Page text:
Artists from the suburb wanted to find a way to uplift their neighbors in their time of fear and mourning and created The Bridge of Colours Festival. 45 artists from Lebanon, Iraq and Syria came together representing a variety of religious faiths – Shiite Muslims, Sunni Muslims, Christians, Druzes – and “painted, made music, and read poems all day.” The festival takes place just a few hundred meters from the two blast sites. Many of the artists joined together to paint the road barriers where the attacks occurred in bright colors. cement

Cement blocks painted by Ali Bahssoun and his friends.

“When people here see the blocks, they see fear. So we have started colouring them so that people can see beauty instead, and forget the terrorist attacks for a bit,” said Ali Bahssoun, a graffiti artist who lives in Haret Hreik. “Of course, I’m realistic. I know that paintings don’t prevent explosions, but I do think that art can send a message to terrorists: We will not be ruled by fear.”

It took me 14 years to finally be released from the hold of fear that terrorists so desperately seek to instill in those they terrorize. Every year on 9/11, I reflect on those residual feelings of dread and fear. This year, those feelings finally began to change. Here’s a portion of this reflection:

When the Towers fell, my world changed again. I saw my Aunt stand shell-shocked, covered in soot from head to toe…The train rides where everyone fell silent when firefighters from Ground Zero got on board, and where everyone gathered close when we crossed the bridge to see the empty hole in the skyline and subtle smoke still rise days later as the train conductor quietly said the Lord’s Prayer. Before then, I thought my world was safe. I thought nothing truly wrong could happen.

…But instead of the typical feeling of dread that fills me on this day, I felt relief…while driving across the bridge with my mom, I looked out into the city I fell in love with while standing on top of the world. Then I saw a light that looked like light shining straight from heaven onto one spot on the city, and realized those are the light beams where the Twin Towers once stood. But tonight, they looked like one. And I knew that it was a sign from God that we will forever be one nation, under God, indivisible with liberty and justice for all. And that while we may falter, while we may face tragedy, we will always be great and whole because He is great and whole and more powerful and has more understanding than we can ever comprehend. And finally I felt that maybe there will one day be peace on Earth, or maybe in the next life to come.”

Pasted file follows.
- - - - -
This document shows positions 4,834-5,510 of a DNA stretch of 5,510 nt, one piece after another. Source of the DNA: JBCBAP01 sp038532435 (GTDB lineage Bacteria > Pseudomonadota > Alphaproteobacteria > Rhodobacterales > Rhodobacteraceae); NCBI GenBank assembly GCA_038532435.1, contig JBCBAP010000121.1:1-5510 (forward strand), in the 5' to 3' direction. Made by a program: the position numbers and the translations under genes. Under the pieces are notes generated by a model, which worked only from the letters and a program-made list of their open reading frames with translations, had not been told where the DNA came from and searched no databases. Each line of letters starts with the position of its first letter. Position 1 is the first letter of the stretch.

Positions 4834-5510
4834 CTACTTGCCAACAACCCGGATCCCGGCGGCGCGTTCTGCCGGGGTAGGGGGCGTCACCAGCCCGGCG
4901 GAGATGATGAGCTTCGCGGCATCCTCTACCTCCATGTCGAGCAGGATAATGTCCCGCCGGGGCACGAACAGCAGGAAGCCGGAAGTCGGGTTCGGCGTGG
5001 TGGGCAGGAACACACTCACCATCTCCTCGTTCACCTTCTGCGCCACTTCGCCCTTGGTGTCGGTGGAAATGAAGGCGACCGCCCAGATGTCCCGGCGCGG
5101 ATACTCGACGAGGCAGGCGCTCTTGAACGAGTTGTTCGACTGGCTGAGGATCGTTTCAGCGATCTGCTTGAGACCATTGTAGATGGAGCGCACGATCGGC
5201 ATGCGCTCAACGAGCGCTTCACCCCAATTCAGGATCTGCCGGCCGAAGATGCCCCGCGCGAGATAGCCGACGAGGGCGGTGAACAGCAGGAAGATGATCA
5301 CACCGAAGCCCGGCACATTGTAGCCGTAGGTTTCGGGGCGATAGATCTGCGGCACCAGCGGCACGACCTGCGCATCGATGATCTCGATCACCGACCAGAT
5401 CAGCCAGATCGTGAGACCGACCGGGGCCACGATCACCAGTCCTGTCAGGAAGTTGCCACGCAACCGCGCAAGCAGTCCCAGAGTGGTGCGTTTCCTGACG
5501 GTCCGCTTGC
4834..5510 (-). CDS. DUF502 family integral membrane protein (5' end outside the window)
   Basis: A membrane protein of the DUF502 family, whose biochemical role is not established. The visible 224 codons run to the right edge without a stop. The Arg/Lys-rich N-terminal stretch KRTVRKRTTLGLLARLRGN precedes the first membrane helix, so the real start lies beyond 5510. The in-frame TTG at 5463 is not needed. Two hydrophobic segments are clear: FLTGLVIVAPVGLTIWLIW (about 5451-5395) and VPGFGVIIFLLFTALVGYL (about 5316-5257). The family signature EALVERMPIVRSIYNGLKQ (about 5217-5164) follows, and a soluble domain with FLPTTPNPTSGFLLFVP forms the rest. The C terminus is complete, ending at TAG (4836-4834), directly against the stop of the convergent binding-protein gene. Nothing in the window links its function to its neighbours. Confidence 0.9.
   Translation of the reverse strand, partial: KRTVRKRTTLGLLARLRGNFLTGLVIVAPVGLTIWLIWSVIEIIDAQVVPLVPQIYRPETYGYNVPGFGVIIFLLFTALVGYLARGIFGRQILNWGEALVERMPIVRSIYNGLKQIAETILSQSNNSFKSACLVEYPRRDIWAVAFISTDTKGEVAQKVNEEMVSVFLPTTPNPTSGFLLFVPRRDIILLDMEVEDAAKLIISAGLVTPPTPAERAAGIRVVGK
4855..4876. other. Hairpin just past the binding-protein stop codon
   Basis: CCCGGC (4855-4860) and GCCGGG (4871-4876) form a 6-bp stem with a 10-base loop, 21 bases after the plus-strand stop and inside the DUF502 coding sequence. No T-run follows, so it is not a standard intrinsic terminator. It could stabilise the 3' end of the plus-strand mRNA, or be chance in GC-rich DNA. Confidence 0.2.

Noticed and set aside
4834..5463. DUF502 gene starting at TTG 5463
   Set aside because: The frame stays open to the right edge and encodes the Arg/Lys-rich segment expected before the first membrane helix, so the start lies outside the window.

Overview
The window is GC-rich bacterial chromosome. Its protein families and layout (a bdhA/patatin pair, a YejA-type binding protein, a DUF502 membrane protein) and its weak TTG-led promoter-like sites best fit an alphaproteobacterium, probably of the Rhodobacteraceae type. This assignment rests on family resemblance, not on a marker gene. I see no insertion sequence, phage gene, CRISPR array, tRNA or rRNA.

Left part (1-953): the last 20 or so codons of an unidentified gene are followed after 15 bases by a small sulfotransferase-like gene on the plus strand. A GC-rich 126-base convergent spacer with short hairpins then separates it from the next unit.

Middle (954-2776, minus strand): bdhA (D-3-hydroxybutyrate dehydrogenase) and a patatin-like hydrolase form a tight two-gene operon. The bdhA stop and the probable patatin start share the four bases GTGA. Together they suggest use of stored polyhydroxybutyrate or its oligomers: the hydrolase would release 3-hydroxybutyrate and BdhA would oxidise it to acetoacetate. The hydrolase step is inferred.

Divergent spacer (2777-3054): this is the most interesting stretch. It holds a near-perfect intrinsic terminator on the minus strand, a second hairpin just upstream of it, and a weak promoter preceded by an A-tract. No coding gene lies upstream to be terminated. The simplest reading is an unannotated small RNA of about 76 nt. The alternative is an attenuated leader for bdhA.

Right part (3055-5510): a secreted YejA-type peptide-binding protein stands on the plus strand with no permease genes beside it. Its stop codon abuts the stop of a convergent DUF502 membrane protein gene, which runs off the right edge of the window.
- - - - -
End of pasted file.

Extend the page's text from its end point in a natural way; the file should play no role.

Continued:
My only hope and prayer is that one day the entire world will feel this peace, especially the 1.2 million children who are now homeless and oftentimes orphans due to Boko Haram’s terror. While there are major debates and media attention devoted to the physical wars and counterattacks from the countries affected by terrorism, so few talk about the real war off which terrorism is based. This is a psychological war. No one is born a terrorist, they first have to listen and believe and be taught this sadistic way of how they could change the world. The reason they do not choose to change the world by creating nonprofits, or becoming artists, for instance, is because they believe that they can convert the world based on fear. This fear is what the children displaced into a life of refugee camps or being held hostage face everyday. Many cannot even return home to their villages because they are repeatedly attacked, and there is simply nowhere to which they can return.

But while art cannot take up arms and fight physical wars, art can fight the psychological war of terrorism. By winning this war, we can ensure that another generation of children do not have to be tormented or held captive to this fear for the rest of their lives. That they truly have a chance to live life in peace and happiness and it won’t take them the 14 years it took me. The arts were my only true outlet to get over this fear, and I know that it can be a guiding light to those 1.2 million children. Art seeks to bring this light back into the lives of those affected by terror, and it’s imperative that we as artists and arts managers make sure this can happen.


Written by EALS Director of Marketing Zenia Simpson